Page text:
Earlier today that was a meeting of Premier League chairman in London who voted to adopt spending controls and a form of restraint on salary increases.
The new rules state that clubs can only lose £105m between 2013-2016 and that wages bills over £52m can only rise £4m per season if funded through TV cash. Clubs that breach the Premier League’s new wage increase controls and loss limits will face point deductions. Whilst some clubs may complain, these rules are much more lenient than the €45m allowed by Uefa FFP.
The rules are designed to prevent a repeat of the financial meltdown at Portsmouth, which became the first Premier League club to enter bankruptcy protection in 2010. Portsmouth are currently set to be relegated from League One this season, 11 points away from safety as it stands, when three seasons ago they were playing in the Premier League, reaching the FA Cup final that season and winning it two seasons prior.
If these rules were brought in three years ago, City and Chelsea would be in breach and facing a point deduction. City made losses of £97.9m, £197m and £121m (£311m over according to the new rules). Chelsea made their first profit in the Roman Abramovich era last year, at £1.4m, but made losses of £67.7m and £70.9m the two years before (£32m over according to the new rules).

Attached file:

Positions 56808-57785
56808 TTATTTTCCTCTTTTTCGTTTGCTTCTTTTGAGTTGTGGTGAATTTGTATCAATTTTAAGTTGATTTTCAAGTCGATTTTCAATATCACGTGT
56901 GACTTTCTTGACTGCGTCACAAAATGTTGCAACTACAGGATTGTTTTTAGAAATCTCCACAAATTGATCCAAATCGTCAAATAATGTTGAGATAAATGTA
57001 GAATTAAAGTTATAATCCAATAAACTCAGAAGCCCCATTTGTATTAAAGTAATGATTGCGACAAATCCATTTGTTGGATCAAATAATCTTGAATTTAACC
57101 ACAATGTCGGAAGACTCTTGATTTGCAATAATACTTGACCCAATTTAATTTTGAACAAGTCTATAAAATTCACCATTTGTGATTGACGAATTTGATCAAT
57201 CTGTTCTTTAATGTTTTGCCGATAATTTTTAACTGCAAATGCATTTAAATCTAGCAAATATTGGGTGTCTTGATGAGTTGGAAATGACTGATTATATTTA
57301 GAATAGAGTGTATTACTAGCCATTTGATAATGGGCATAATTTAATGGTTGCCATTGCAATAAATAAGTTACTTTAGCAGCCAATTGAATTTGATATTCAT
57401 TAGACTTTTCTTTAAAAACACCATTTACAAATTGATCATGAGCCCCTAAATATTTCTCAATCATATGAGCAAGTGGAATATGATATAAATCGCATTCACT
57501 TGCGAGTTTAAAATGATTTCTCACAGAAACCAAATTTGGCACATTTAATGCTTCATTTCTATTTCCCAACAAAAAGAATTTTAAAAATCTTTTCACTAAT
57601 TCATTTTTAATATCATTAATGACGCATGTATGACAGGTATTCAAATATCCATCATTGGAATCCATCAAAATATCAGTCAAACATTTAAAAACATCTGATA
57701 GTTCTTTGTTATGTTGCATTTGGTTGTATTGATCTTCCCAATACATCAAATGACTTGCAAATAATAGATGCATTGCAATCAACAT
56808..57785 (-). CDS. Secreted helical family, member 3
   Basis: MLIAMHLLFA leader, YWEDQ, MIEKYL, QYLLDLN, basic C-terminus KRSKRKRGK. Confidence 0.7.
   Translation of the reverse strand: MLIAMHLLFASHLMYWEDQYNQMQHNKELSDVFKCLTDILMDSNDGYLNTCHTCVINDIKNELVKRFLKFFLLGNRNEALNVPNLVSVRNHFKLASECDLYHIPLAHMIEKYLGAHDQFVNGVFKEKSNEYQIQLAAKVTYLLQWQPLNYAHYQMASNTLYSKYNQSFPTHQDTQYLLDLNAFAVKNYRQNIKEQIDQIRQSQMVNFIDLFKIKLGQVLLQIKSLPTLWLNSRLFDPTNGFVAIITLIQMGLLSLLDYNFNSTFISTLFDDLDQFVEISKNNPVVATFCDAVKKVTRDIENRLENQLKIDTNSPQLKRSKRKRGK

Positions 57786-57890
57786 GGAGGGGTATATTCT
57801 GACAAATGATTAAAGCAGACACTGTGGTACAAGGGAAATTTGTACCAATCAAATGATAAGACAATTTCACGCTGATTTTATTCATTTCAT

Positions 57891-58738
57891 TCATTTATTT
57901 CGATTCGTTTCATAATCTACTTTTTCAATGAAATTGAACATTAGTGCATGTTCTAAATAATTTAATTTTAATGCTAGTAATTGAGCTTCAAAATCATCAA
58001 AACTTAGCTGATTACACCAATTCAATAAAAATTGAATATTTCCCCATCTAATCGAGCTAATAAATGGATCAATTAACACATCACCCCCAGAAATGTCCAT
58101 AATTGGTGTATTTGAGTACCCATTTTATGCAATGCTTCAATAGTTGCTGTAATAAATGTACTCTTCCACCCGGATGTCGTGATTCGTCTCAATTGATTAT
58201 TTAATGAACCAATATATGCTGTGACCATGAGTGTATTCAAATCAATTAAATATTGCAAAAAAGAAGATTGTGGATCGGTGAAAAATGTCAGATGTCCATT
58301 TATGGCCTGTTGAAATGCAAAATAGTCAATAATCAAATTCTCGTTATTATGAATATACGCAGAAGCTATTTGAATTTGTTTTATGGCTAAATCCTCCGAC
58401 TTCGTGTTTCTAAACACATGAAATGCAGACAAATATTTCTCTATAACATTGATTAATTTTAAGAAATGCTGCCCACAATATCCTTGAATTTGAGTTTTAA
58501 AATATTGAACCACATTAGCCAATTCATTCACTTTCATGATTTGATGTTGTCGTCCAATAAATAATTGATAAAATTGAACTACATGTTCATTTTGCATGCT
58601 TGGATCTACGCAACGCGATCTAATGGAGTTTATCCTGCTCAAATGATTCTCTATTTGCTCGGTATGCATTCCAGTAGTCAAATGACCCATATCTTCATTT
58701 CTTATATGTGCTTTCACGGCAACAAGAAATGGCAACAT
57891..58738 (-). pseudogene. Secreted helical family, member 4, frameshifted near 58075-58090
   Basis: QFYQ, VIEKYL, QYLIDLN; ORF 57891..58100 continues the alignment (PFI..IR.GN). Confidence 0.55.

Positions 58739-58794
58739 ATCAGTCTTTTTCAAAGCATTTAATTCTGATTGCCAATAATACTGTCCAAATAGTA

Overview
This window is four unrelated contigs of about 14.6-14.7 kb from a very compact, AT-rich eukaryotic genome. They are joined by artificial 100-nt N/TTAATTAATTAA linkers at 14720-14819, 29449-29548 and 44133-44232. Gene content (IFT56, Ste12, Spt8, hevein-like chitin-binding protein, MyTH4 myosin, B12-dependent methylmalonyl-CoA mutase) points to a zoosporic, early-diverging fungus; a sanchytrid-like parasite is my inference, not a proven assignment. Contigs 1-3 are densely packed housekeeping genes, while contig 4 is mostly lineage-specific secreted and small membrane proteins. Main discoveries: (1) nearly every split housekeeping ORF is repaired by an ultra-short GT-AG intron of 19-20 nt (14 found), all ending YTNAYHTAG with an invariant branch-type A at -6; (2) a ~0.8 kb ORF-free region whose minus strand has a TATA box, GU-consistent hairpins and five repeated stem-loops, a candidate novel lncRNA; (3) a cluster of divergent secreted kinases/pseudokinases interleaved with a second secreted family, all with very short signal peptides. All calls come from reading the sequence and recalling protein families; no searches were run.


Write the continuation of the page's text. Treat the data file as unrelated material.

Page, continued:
In contrast, United’s net profit was £23.3m last year, £29.7m the year before, but recording losses of £83.6m the season before (despite making a record turnover of £286.4m) thanks to the Glazers’ interest repayments and one-off financial charges relating to the bond issue.
“The majority of the clubs supported change and now it will be up to the board to put into play. It was overwhelming the support,” said David Gold, co-chairman of West Ham. “Not all 20 clubs (voted in favor), some are a little concerned, but broadly, the vast majority of the clubs voted in favour.”
Made in Manchester is available for just £5. It includes 30 articles from the country's best football writers about graduates from the Manchester United academy. Everyone who buys a copy enters a competition to win the new home shirt. All profit goes to Trafford Macmillan so please support this fantastic cause.